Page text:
Here are some frequently used definitions and notations. Many of these were also used by Erdős, although in some cases the modern convention has changed, and in such cases I have changed the problem formulation to match. This is just an unordered list at the moment.

- $f=O(g)$ or $f\ll g$ means there exists some absolute constant $C>0$ such that $\lvert f(x)\rvert\leq Cg(x)$ for all sufficiently large $x$. If the constant depends on some parameter this is indicated by subscripts, such as $f=O_k(g)$.
- $f=o(g)$ means for all $\epsilon>0$ we have $\lvert f(x)\rvert\leq \epsilon g(x)$ for all sufficiently large $x$.
- A sequence $a_1\leq a_2\leq \cdots$ is lacunary if there exists some $\lambda > 1$ such that $a_{i+1}\geq \lambda a_i$ for all $i\geq 1$.

- If $n\geq 1$ and $G$ is a finite graph then $\mathrm{ex}(n;G)$ is the maximum number of edges that a graph on $n$ vertices without $G$ as a subgraph can contain.
- If $k\geq 1$ then $R(k)$ is the smallest $N$ such that any 2-colouring of the edges of $K_N$ contains a monochromatic $K_k$.
- More generally, for any finite graphs $G,H$ we write $R(G,H)$ for the smallest $N$ such that any $2$-colouring of the edges of $K_N$ contains either a red $G$ or a blue $H$. If $G=H$ we just write $R(G)$.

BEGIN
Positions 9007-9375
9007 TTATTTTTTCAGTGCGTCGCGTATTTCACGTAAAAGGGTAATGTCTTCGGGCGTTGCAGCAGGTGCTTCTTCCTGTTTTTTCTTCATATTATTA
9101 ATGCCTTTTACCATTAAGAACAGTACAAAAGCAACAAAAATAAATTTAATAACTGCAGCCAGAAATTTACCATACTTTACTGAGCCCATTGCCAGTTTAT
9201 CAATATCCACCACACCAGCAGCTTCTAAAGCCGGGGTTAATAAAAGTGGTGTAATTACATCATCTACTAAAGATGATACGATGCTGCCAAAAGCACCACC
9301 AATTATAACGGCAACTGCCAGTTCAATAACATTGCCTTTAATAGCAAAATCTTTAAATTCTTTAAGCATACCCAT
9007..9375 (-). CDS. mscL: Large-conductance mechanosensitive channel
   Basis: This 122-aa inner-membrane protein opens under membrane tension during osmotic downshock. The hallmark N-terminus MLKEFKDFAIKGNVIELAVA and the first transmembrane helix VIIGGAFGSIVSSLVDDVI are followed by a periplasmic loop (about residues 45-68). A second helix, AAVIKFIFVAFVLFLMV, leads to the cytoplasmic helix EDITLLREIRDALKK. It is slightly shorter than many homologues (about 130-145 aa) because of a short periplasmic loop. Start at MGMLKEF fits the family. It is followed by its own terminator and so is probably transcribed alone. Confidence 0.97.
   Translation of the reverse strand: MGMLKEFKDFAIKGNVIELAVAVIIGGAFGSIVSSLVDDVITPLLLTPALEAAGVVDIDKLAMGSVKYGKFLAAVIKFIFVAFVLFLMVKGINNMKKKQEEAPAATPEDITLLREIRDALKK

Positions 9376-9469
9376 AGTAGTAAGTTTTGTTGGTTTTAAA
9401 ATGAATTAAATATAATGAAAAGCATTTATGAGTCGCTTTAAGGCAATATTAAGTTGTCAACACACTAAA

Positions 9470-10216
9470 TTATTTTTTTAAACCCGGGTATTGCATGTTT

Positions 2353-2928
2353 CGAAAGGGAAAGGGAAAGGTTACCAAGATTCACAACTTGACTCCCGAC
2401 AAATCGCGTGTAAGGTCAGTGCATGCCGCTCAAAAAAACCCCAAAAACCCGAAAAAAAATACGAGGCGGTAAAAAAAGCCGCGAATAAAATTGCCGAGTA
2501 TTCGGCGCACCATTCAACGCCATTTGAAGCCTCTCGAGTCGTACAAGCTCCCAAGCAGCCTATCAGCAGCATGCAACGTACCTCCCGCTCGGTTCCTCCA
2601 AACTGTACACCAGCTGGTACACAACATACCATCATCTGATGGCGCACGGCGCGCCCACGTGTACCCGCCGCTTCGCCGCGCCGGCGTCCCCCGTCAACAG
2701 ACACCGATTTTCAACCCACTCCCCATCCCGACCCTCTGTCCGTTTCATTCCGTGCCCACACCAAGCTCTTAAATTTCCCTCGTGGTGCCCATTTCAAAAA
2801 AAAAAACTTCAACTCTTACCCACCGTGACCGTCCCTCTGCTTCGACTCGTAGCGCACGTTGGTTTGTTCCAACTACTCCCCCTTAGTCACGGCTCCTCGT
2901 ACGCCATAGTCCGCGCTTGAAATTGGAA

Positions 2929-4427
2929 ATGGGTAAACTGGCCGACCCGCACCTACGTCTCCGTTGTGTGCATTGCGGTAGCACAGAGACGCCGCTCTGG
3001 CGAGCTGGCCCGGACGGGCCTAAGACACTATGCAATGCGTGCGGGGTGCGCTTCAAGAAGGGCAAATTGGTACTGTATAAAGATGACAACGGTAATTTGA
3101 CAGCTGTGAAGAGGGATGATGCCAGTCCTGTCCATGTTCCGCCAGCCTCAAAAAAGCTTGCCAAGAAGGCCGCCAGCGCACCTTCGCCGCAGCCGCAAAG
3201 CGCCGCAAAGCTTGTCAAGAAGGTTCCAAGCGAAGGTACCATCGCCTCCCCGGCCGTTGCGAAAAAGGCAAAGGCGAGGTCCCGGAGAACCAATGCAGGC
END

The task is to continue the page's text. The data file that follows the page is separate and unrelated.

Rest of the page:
- Let $r\geq 2$. The hypergraph Ramsey number $R_r(k)$ is the smallest $N$ such that any 2-colouring of the edges of the $r$-uniform hypergraph on $N$ vertices contains a monochromatic copy of the complete $r$-uniform hypergraph on $k$ vertices.

- The (natural) density of a set $A\subseteq \mathbb{N}$ is \[d(A)=\lim_{N\to \infty}\frac{\lvert A\cap\{1,\ldots,N\}\rvert}{N},\] when this limit exists. The upper and lower density are this with $\lim$ replaced by $\limsup$ and $\liminf$ respectively. The Schnirelmann density $d_s(A)$ is this with $\lim$ replaced by $\inf$.
- A Sidon set is a set such that the only solutions to $a+b=c+d$ are when $\{a,b\}=\{c,d\}$.
- If $f,g$ are functions then \[f\ast g(n) = \sum_{a+b=n}f(a)g(b)\] and \[f\circ g(n) = \sum_{a-b=n}f(a)\overline{g(b)}.\] In particular if $A$ is a set then $1_A\ast 1_A(n)$ counts the number of representations of $n$ as a sum of elements from $A$ and $1_A\circ 1_A(n)$ the number of representations as a difference.
- A set $A\subseteq \mathbb{N}$ is an additive basis of order $r$ if all sufficiently large integers are the sum of at most $r$ integers from $A$.
- For $A\subseteq\mathbb{N}$ we write \[P(A) = \left\{\sum_{n\in B}n : B\subseteq A\textrm{ finite }\right\}.\] If $P(A)$ contains all sufficiently large integers then $A$ is complete. If $P(A)$ contains an infinite arithmetic progression then $A$ is subcomplete. If $A\backslash B$ is complete for any finite set $B$ then $A$ is strongly complete.